Net profit dropped to $9.5 million from about $348 million during the same period last year. Sales also slipped to $4.46 billion from about $4.9 billion last year.
Overall, the company posted an operating loss of $3.1million for the quarter, and it shipped 24.4 million units. By comparison, Nokia announced Thursday it had shipped 122 million handsets during the same period.
Sony Ericsson faced increased competition for high-end phones in the United States and Western Europe. Unlike rival Nokia, Sony Ericsson does not have a large line of entry-level phones to offer in emerging markets like China and India.
Because of this, Sony Ericsson finds itself more susceptible to slipping demand for sophisticated handsets in mature markets.
In June, the company warned that slower sales in Western Europe would hurt earnings, and it said Friday that it expected "challenging market conditions" to continue for the rest of the year. This was the second consecutive quarter in which Sony Ericsson had issued a profit warning.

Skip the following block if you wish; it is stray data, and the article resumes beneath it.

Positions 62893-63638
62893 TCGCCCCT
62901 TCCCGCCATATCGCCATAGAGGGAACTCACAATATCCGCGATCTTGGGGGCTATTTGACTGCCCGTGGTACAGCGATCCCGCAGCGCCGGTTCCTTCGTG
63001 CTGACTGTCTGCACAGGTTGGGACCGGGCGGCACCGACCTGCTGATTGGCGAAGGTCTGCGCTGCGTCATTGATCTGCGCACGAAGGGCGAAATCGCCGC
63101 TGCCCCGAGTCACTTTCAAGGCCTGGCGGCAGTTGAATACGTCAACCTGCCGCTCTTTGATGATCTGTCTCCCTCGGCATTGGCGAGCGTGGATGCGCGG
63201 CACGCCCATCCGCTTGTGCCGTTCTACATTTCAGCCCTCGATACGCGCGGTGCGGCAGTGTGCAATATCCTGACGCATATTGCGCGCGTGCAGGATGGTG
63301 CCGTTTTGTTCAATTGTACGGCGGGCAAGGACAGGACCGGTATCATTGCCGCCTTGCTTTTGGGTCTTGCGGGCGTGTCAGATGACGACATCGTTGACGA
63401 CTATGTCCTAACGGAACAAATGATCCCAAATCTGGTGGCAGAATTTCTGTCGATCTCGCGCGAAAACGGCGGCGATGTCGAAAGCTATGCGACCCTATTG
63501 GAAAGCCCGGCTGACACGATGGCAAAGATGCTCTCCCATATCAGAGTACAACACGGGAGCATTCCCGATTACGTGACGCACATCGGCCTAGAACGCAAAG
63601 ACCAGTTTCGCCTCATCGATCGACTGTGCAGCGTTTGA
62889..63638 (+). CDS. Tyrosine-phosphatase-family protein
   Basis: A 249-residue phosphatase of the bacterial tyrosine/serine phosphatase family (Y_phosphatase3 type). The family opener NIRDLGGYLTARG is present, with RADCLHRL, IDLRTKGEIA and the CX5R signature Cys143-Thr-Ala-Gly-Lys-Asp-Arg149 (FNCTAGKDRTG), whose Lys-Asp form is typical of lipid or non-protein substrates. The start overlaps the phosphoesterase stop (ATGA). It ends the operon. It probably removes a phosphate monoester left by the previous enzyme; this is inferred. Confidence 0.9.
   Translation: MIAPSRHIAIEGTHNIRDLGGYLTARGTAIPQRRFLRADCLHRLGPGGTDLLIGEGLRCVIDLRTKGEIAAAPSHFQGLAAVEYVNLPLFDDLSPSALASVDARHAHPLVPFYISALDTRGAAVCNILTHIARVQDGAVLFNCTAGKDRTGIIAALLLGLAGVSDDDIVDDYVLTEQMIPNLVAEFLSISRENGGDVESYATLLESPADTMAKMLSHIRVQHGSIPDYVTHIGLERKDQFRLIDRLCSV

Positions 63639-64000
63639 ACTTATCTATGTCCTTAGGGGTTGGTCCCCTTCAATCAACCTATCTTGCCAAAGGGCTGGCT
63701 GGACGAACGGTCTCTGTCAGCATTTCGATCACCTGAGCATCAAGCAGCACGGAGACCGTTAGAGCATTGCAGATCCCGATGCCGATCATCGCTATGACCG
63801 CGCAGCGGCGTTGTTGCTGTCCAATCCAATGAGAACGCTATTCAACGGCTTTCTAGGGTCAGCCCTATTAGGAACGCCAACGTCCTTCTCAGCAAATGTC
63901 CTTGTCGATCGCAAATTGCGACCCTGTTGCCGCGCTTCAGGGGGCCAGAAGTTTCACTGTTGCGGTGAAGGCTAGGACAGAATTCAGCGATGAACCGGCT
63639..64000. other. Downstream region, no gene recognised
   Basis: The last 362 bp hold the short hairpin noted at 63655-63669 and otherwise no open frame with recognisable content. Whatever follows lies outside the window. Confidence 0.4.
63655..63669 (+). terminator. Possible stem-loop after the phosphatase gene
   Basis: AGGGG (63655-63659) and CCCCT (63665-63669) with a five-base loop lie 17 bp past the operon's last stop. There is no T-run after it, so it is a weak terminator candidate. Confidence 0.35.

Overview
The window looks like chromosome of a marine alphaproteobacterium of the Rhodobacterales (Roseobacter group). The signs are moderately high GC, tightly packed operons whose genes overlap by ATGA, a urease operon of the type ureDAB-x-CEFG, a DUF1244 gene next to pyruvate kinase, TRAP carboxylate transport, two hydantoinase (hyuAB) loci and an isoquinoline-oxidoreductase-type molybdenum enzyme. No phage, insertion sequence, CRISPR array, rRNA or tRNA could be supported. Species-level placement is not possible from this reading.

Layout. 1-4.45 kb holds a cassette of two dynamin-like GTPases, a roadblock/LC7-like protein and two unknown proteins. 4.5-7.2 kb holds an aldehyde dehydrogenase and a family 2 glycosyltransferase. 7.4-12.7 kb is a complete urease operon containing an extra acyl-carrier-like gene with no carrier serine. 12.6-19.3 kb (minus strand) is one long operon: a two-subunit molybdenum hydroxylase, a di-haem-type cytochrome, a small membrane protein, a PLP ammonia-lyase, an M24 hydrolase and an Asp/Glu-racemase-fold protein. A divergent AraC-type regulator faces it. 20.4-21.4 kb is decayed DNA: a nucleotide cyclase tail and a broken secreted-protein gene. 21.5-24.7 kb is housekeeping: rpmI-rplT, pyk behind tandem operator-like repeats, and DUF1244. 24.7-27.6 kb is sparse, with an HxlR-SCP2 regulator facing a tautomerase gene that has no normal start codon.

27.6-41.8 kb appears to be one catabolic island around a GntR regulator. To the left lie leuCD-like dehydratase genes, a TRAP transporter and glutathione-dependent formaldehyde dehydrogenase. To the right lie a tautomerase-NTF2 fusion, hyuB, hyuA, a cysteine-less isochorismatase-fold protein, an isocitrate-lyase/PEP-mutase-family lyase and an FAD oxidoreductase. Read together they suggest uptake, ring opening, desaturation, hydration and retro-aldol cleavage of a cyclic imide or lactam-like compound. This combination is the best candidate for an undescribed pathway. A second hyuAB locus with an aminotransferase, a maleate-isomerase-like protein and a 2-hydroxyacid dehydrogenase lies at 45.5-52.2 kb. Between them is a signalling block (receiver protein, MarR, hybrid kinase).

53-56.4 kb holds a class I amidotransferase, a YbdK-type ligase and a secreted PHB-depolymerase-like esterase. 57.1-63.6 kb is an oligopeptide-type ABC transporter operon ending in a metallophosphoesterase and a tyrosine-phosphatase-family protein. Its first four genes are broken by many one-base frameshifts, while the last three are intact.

Because of the economic struggles, the company will be cutting 2,000 jobs to save $474 million annually.
"We are aligning our operations and resources worldwide to meet an increasingly competitive business environment and to help restore our capability for profitable growth," Sony Ericsson CEO Dick Komiyama said in a statement. "The measures we are taking are aimed at becoming a faster, more agile, and more cost-efficient organization that can continue to create innovative products that excite consumers."
About a year ago, Sony Ericsson was the world's fourth-largest seller of mobile handsets, and it was nipping at Motorola's heels for the third slot. But it now ranks behind Nokia, Samsung, Motorola, and LG Electronics.